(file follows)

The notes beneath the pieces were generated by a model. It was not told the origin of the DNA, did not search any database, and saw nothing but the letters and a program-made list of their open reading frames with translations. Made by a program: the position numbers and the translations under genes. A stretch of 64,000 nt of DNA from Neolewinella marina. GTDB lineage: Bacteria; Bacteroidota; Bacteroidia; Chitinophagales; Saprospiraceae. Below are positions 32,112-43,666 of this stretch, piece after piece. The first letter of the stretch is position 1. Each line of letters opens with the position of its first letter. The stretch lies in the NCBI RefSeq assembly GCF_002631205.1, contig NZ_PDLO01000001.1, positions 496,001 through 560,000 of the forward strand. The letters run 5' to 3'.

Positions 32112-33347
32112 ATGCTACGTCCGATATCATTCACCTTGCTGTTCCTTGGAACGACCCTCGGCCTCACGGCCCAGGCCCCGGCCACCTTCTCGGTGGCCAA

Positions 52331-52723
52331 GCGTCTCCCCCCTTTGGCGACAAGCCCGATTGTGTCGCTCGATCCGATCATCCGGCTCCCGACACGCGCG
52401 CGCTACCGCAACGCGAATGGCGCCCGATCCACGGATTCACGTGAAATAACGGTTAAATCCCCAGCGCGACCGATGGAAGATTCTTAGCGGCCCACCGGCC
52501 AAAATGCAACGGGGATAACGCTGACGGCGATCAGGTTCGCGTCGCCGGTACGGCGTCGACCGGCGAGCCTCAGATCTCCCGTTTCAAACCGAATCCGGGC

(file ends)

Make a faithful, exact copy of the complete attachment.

The notes beneath the pieces were generated by a model. It was not told the origin of the DNA, did not search any database, and saw nothing but the letters and a program-made list of their open reading frames with translations. Made by a program: the position numbers and the translations under genes. A stretch of 64,000 nt of DNA from Neolewinella marina. GTDB lineage: Bacteria; Bacteroidota; Bacteroidia; Chitinophagales; Saprospiraceae. Below are positions 32,112-43,666 of this stretch, piece after piece. The first letter of the stretch is position 1. Each line of letters opens with the position of its first letter. The stretch lies in the NCBI RefSeq assembly GCF_002631205.1, contig NZ_PDLO01000001.1, positions 496,001 through 560,000 of the forward strand. The letters run 5' to 3'.

Positions 32112-33347
32112 ATGCTACGTCCGATATCATTCACCTTGCTGTTCCTTGGAACGACCCTCGGCCTCACGGCCCAGGCCCCGGCCACCTTCTCGGTGGCCAA

Positions 52331-52723
52331 GCGTCTCCCCCCTTTGGCGACAAGCCCGATTGTGTCGCTCGATCCGATCATCCGGCTCCCGACACGCGCG
52401 CGCTACCGCAACGCGAATGGCGCCCGATCCACGGATTCACGTGAAATAACGGTTAAATCCCCAGCGCGACCGATGGAAGATTCTTAGCGGCCCACCGGCC
52501 AAAATGCAACGGGGATAACGCTGACGGCGATCAGGTTCGCGTCGCCGGTACGGCGTCGACCGGCGAGCCTCAGATCTCCCGTTTCAAACCGAATCCGGGC